Treating Blood Clots in the Brain

If you’ve been told that you need to undergo an operation on a blood clot in your brain, you probably have a lot of questions about the procedure and your recovery. Although each surgery will have its own unique method, there are some general guidelines for how these clots are addressed and how the patient can expect to recover after the operation. We take a closer look at what blood clot neurosurgery hopes to achieve and what recovery may be like in today’s blog.

Blood Clots in the Brain

Blood clots in the brain typically develop as a result of trauma, either from a significant blow to the head or smaller, repetitive trauma over time. Your risk of a brain blood clot increases as you get older because your brain actually shrinks a bit over time, but your skull remains the same size. This creates more space between your brain and the skull, or more room to move if your head gets jostled. The more room for movement, the easier it is to tear a blood vessel, which would then bleed and clot.

If you’ve been diagnosed with a blood clot in the brain, there are generally two surgical treatments that are recommended, the burr hole drainage and a craniotomy.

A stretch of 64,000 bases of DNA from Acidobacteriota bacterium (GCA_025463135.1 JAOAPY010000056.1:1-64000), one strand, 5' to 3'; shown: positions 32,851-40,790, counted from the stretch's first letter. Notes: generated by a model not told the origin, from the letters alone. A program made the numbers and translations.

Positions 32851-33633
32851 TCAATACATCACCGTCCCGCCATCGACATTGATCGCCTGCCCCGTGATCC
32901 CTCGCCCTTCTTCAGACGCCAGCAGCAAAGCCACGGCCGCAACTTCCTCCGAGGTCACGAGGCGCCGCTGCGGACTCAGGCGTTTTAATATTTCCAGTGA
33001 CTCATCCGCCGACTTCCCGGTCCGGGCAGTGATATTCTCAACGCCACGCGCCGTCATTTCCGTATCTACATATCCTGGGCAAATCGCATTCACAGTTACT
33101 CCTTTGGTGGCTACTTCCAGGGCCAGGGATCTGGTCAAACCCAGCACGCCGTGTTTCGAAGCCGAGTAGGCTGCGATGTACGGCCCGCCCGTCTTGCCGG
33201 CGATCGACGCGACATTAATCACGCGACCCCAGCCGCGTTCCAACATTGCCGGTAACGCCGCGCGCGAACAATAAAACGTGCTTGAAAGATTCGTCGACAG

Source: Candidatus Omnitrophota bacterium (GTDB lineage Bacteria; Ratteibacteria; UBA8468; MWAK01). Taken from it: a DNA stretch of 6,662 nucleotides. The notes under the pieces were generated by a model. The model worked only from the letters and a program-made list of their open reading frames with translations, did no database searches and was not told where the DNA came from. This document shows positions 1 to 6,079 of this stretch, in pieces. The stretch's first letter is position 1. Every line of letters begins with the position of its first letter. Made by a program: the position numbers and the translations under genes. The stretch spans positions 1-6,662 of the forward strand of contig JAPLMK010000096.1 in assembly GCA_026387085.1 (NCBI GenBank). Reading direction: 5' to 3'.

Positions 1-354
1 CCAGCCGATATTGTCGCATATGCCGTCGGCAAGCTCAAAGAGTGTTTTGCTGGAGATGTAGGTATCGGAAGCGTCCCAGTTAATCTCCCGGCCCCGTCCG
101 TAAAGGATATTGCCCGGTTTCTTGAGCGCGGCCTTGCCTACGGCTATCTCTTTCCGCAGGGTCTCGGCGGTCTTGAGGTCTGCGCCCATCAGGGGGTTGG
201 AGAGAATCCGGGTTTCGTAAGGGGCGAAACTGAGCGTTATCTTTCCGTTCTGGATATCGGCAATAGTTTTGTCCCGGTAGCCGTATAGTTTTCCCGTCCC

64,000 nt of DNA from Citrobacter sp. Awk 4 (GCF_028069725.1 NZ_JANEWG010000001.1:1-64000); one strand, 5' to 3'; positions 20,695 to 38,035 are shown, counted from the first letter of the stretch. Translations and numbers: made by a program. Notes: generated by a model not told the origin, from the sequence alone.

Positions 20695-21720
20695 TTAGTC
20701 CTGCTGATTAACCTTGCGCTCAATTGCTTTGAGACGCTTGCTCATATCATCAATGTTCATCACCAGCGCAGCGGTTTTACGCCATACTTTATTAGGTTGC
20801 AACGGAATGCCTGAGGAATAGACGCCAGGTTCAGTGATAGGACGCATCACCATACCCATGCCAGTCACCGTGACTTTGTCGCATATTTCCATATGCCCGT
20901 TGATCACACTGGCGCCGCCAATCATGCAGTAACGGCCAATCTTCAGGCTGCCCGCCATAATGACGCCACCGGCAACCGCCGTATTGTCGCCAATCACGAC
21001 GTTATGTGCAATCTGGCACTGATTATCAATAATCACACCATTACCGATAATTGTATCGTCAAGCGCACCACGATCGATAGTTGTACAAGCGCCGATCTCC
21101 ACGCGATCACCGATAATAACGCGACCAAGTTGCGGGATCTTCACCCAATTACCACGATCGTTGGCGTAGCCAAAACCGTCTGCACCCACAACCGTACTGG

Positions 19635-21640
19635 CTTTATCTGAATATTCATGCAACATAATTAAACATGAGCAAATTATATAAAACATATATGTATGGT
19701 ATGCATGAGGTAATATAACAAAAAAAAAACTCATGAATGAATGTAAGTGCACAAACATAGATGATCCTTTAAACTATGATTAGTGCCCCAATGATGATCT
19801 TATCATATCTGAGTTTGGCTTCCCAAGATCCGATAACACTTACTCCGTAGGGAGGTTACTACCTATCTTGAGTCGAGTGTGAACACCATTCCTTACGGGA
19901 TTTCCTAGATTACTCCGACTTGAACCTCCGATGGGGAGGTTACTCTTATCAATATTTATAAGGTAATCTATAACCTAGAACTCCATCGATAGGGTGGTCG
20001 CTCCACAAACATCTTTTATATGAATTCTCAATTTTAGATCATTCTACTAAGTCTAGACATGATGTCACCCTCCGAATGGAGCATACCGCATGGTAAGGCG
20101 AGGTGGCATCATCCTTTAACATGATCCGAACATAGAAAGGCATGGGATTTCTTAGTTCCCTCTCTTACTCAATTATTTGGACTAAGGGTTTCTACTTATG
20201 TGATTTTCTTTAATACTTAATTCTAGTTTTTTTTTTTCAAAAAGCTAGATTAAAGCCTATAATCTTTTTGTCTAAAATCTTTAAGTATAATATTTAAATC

Burr Hole Drainage – In this procedure, the neurosurgeon creates one or two small holes in the skull and an incision in the dura if needed, in order to drain the clot. Once the clot has been drained, the incision is closed using sutures.

Craniotomy – If the surgeon needs a larger space in order to drain the clot, a craniotomy may be performed. During a craniotomy, the neurosurgeon removes a section of the skull in order to access the clot. The clot is then drained, and the section of the skull is secured back in place.

Recovering After Blood Clot Surgery

Recovery after blood clot brain surgery will depend on a number of factors, including your age, overall health and the reason why the clot developed in the first place. However, if you follow the doctor’s instructions and your recovery guidelines, you can improve your chances of making a full recovery.

After a burr hole drainage procedure, most patients will spend 2-3 days in an intensive care unit or recovery ward. You may experience some discomfort, tiredness or headaches during this time, but your doctor can prescribe medications to help with these symptoms. After a couple of days, you will be discharged from the surgical center and allowed to continue your recovery at home. At home, rehabilitation will include a lot of rest and lifting/exercise restrictions for a couple of weeks.

Recovering after a craniotomy may take a little longer since it is a more invasive procedure. You can expect to spend 3-5 days in the recovery ward before being discharged to your home. There, you can expect up to 12 weeks of activity restrictions that will gradually increase as your body heals. If you feel that your recovery timeline needs to be adjusted, consult with your doctor before making any changes on your own. Your neurosurgeon will be happy to ensure your recovery stays on track.

For more information about blood clots in the brain, reach out to Dr. Chang’s office.

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